Biggin Hill Future

Q. What are your proposals?

A. Staying within our current boundaries, we are proposing the following changes:
• Building more hangars and offices so more companies can be based at Biggin Hill, creating 2,300 new jobs over the next 15 years.
• Developing a training college so local people get the well paid, skilled jobs that will available.
• Building a hotel for visiting overseas flight crews, engineers and the public.
• Being more competitive on our airport opening hours, which means staying open a bit longer.

Q. What will the new opening hours be?

A. Our current opening hours are:
• 6.30am - 10pm Mon - Fri
• 9am - 8pm Sat & Sun

Proposed opening hours:
• 6.30am - 11pm Mon - Sat
• 8am - 11pm Sunday

Q. Are you going to be building on the airport at all?

A. Yes, there is likely to be new hangars and offices built at the airport, in addition to a hotel, training college and heritage centre. However, there will be no building beyond the existing boundaries of the airport, nor will there be any new runways.

Q. What type of aircraft will be used in the extended opening hours?

A. The extended hours will be restricted to business aircraft only. Business aircraft are some of the quietest in aviation, and the number of flights will be limited during the extended hours.

Q. What are the total numbers of extra flights that can be expected?

A. There will be no overall increase in flights from 2010 levels, which is 50,000 per year. Our plan will attract more business aircraft, but this increase will be offset by the continuing decline in light aviation due to rising costs and a change in the general aspirations of young people today.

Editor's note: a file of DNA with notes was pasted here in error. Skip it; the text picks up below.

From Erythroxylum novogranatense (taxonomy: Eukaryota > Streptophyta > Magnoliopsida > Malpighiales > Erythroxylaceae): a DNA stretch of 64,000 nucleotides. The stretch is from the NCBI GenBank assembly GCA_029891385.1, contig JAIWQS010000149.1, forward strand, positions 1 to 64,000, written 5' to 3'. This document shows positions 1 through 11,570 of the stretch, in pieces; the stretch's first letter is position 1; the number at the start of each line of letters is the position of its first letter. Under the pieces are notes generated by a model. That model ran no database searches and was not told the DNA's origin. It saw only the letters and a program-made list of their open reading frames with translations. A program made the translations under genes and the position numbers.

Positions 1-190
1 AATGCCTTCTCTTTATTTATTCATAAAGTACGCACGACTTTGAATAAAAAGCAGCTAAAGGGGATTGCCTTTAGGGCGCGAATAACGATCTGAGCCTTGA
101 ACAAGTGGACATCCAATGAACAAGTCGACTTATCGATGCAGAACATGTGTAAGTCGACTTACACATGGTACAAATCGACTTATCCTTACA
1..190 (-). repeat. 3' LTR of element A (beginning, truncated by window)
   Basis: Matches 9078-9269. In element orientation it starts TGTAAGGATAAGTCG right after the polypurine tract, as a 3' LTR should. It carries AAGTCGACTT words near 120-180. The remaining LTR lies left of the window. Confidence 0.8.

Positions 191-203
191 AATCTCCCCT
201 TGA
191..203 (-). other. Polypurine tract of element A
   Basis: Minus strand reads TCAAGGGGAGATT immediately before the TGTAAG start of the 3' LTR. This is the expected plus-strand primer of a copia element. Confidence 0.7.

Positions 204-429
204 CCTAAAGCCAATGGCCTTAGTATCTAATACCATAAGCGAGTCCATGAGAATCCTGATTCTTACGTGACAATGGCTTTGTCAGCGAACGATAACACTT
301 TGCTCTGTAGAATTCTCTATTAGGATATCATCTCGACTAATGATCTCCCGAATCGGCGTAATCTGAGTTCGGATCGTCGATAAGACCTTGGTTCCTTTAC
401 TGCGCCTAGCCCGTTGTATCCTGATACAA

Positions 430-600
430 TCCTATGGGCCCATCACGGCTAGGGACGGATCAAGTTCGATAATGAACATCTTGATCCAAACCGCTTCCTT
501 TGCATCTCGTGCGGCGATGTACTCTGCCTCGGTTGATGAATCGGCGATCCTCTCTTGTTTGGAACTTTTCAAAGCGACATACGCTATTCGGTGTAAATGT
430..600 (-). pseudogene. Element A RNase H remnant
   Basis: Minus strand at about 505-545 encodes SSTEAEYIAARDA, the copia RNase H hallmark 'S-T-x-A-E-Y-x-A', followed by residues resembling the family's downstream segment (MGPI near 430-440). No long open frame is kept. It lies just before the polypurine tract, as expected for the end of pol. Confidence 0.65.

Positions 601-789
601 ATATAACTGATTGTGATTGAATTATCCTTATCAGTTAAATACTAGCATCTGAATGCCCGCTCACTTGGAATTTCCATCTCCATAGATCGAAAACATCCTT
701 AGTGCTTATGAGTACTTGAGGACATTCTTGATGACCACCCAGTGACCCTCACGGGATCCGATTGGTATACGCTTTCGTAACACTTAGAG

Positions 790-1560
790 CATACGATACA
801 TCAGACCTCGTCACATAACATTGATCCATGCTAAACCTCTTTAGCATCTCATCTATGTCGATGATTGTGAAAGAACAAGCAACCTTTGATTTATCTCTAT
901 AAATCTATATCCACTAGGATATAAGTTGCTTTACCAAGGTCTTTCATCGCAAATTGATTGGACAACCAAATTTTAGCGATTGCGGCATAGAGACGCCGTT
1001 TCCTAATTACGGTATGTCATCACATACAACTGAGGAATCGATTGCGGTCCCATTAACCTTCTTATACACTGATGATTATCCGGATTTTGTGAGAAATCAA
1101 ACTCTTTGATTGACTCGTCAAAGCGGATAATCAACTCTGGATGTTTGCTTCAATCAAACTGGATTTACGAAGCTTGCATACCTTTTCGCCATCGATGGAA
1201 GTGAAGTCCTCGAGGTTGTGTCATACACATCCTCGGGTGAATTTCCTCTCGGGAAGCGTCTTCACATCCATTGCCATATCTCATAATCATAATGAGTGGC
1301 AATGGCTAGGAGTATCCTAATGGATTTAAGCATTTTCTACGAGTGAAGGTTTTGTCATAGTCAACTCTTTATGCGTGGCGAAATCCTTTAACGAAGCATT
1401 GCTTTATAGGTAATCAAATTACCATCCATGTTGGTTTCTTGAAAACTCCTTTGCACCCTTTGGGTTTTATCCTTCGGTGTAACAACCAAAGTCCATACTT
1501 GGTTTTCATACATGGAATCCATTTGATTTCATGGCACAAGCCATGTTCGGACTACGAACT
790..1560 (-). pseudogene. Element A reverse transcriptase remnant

Q. Why do you need longer opening hours in Biggin Hill?

A. We compete for our customers with other small, business airports in UK and Europe - most of whom have more flexible hours. We operate in a unique market that is all about persuading customers to permanently base their business aircraft at Biggin Hill, not just occasionally visit. By doing this, we create business and jobs for the 65 service companies already based here. Each business aircraft based here creates, on average, 8 jobs

Business aircraft owners choose bases that have the most flexible opening hours. It's not that they always want to fly early in the morning or late at night - they want to know they can. That's what makes the difference, and that's why we need more competitive opening hours.

Q. Will the flights start in the early morning and finish late at night seven days a week?

A. During weekdays nothing will fly earlier than currently allowed, which is 6.30am. Saturdays will be treated as a weekday. On Sunday mornings there will be flights from 8am instead of from 9am. But there will be a limit of 8 movements between 0800 and 0900 to ensure noise is kept to a minimum.

We will close at 2300 every day. There will be a new limit of 8 movements between 2200 and 2300. This will offer the flexibility our customers demand whilst ensuring noise is kept to a minimum. Only the quietest aircraft will be allowed to use the airport. Noisier Stage 2 aircraft will be banned completely from January 2015.

Q. Why does the airport need to be changed?

A. We need these changes to succeed as a business, and demonstrate that the airport's future lies in being a small airport for Business and General aviation. Our current opening hours are simply not competitive enough. The alternative is to let the airport wither on the vine, which will put it at risk of being targeted by government to solve the London Airports runway capacity crisis.